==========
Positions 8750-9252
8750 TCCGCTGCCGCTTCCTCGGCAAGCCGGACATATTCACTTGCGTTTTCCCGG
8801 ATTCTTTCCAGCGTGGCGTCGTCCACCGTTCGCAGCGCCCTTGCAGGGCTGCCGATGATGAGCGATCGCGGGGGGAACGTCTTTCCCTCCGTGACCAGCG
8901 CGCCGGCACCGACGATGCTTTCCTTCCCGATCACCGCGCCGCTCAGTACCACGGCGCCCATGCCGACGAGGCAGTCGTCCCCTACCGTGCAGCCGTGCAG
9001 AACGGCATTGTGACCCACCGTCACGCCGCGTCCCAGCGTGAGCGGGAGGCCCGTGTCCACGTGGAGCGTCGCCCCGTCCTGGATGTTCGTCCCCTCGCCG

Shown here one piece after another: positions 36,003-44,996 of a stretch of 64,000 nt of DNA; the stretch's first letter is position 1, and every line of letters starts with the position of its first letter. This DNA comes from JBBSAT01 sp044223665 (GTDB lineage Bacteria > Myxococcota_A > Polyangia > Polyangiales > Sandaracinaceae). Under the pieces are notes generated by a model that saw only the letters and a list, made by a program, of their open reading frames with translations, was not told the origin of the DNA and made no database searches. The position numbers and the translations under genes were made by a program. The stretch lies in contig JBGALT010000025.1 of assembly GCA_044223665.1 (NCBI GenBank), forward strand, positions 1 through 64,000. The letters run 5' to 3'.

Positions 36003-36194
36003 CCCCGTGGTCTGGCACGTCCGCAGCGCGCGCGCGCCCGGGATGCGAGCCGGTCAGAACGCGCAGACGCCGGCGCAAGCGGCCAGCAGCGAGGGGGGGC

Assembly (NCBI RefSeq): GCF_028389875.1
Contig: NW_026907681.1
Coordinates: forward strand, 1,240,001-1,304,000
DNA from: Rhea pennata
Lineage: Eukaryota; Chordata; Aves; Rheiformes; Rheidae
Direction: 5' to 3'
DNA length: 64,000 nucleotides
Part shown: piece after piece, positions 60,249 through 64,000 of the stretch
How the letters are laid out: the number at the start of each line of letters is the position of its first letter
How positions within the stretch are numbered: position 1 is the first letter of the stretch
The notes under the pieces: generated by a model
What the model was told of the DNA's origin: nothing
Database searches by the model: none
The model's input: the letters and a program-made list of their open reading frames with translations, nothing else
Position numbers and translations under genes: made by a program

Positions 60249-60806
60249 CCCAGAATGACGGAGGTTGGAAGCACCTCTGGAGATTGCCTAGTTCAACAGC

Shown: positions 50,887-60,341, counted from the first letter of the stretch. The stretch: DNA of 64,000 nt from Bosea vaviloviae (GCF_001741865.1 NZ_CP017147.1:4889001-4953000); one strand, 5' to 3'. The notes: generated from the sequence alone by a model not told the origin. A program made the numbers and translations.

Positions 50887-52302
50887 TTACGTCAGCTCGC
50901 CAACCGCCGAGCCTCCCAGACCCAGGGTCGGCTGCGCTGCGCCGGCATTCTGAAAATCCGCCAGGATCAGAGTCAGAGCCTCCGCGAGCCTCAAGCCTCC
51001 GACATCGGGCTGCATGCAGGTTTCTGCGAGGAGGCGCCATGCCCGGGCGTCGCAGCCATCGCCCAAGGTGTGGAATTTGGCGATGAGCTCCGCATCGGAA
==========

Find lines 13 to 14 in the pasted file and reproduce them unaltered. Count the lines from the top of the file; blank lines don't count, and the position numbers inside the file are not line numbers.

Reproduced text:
Lineage: Eukaryota; Chordata; Aves; Rheiformes; Rheidae
Direction: 5' to 3'